Texas grid operator forced to declare energy emergencies during heat wave

Jordan Smith
By Jordan Smith
For business

thermometer reading texas heatwave

The electricity Reliability Council of Texas (ERCOT), the operator of the vast majority of the state’s power grid, was forced to call two energy emergencies in August as reserves dropped sharply.

These were the first energy emergencies since 2014, caused mainly by unprecedented levels of energy demand due to a heat wave. However, some observers say changes in the composition of the grid played a role, including the growing presence of wind power.

On Monday, August 12, ERCOT set a new demand record of 74,531 megawatts of energy at around 4 p.m. The peak demand also coincided with a drop-off in wind speed, which meant wind power facilities produced less power for three days running.

The next day, August 13, reserve supply fell rapidly from over 3,000 megawatts to below 2,300 megawatts, prompting the operator to make an energy emergency announcement (EEA1). During an EEA1, ERCOT asks customers to turn off large appliances and move pool pumps to run during off-peak times.

The emergency lasted about two hours before it was lifted. Two days later, another EEA1 was issued. The emergencies had a dramatic impact on energy prices, with the cost of a megawatt hour of energy rising temporarily above the state-imposed cap of $9,000.

 

Early warnings

The emergency announcements did not come as a surprise. Earlier this year, ERCOT noted in an analysis of its reserves that there was an increased likelihood of EEA1s being used between June and September due to increased energy demand. It added that the supply shortages would ease by 2020, when new solar and wind facilities are set to come online.

In its Seasonal Assessment of Resource Adequacy, released in May, ERCOT warned that EEAs would likely need to be issued to manage demand. Every possible scenario studied by the grid operator for the summer period running from June to September predicted that EEAs would be required.

According to NRG Energy CEO Mauricio Gutierrez, these predictions failed to take account of the absence of 1.7 gigawatts of natural gas capacity.

Concerns were raised about the state’s power capacity late last year when four major coal power plants, accounting for approximately 25 percent of coal power production in Texas, were closed. Coal now accounts for just 16 percent of the Loan Star State’s overall energy mix. It has been overtaken by wind power, which now makes up about one quarter of energy generated.

 

Technological change

A key question for observers and policymakers is whether the relatively high percentage of power generated by wind in Texas was a factor in August’s emergencies.

“Electricity supply authorities are finding that when wind gets to be a substantial part of the power system, if you don’t have good connections with neighboring countries or neighboring systems, that can really get you into a lot of trouble in maintaining system stability,” explained Rice University’s Peter Hartley, a professor in energy studies.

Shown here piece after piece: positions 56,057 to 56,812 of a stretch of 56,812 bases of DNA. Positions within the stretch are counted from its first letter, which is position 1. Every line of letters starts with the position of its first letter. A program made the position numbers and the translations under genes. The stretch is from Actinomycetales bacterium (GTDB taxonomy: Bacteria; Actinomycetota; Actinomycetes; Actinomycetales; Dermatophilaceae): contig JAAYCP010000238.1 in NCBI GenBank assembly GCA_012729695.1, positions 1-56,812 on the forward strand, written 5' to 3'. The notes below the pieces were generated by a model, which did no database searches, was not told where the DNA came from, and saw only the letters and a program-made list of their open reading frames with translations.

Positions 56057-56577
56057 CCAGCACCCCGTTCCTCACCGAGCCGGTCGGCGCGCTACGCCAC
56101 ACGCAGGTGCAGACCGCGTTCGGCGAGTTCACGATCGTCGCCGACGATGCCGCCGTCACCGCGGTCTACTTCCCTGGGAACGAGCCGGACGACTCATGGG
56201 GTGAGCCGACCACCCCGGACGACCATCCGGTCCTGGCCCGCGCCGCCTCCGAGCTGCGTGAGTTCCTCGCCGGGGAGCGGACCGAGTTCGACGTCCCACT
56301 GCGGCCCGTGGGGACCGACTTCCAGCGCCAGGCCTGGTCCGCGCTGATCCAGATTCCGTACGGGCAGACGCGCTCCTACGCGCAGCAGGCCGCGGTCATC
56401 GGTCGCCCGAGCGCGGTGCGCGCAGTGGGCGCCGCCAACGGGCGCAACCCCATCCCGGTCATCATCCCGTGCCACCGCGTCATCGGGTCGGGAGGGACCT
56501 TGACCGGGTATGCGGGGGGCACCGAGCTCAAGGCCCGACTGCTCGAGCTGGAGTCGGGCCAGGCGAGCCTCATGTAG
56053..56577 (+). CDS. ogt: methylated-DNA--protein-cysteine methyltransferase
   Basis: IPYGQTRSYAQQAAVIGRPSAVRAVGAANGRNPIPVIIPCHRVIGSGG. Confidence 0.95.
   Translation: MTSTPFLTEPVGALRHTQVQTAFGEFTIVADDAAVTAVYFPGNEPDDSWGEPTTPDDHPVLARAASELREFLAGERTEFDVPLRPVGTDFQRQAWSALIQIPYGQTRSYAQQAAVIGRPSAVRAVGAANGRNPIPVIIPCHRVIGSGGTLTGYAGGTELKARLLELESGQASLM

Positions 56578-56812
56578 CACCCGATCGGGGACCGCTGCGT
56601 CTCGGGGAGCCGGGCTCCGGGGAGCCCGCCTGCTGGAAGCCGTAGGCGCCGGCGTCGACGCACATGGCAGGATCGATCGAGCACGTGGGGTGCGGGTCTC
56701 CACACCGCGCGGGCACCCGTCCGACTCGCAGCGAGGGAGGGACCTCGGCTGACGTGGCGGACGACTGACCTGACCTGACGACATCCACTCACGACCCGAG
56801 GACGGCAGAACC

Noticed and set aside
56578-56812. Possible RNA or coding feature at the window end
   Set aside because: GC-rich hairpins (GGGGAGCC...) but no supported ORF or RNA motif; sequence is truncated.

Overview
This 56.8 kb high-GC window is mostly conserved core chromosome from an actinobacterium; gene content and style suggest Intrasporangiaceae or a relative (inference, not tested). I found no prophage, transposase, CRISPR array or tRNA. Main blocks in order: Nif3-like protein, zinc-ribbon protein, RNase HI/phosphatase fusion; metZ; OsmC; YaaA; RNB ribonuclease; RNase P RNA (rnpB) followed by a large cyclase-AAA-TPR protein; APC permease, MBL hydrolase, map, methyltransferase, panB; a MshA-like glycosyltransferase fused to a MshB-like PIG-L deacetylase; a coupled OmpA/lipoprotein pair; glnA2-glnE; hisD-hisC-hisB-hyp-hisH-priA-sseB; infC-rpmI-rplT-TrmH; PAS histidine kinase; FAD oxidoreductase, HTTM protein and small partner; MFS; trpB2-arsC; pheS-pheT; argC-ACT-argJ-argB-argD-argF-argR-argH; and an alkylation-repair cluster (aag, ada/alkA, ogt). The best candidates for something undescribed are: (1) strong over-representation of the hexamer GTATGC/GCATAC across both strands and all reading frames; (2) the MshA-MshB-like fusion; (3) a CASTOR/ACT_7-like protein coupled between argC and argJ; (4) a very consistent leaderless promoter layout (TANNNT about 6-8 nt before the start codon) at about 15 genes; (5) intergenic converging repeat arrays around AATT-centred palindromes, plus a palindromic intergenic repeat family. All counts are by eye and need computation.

Campbell Faulkner, chief data analyst at commodities trader OTC Global Holdings, is even more explicit on the cause of the supply shortage. “We are seeing the coal fleet retirement hasn’t been replaced with a lot of large gas plants,” he said. “We are changing the generation mix and that is what this is caused by.”

But William Hogan, a researcher on global energy policy at Harvard, who helped develop ERCOT’s pricing mechanism, doesn’t want to blame renewables for the price spike just yet.

“So far this week, what’s happened, given the scale of the numbers, is that everything is happening as designed. So this is a good news event,” he said shortly after the energy emergency. “When you consider the demand-side flexibility, then the concern that the renewables are now putting us in a situation where we have problems is, I think, premature.”

 

Are new power plants needed?

A number of gas, solar, and wind projects were either delayed or cancelled in the last half of 2018. Taken together with the energy price spike driven by the supply shortage, producers may respond by building new power plants. This would represent a reverse in the trend of large coal power plants being replaced by smaller natural gas facilities and large quantities of solar and wind generation sites in many states.

“The ERCOT market needs a tremendous amount of investment to just simply maintain the low reserve margin it currently has,” said NRG’s Gutierrez.

Bloomberg reports that power generators benefited so much from the energy price spike that they are more than three quarters of the way to earning profits that would make building new power plants financially viable. “Developers should be looking at this market,” said Beth Garza, director for independent market monitoring at ERCOT.

Jordan Smith is a freelance journalist and translator covering issues related to energy, the environment, and politics. His work has appeared on the independent news site Opposing Views, and at the Canadian Labour Institute.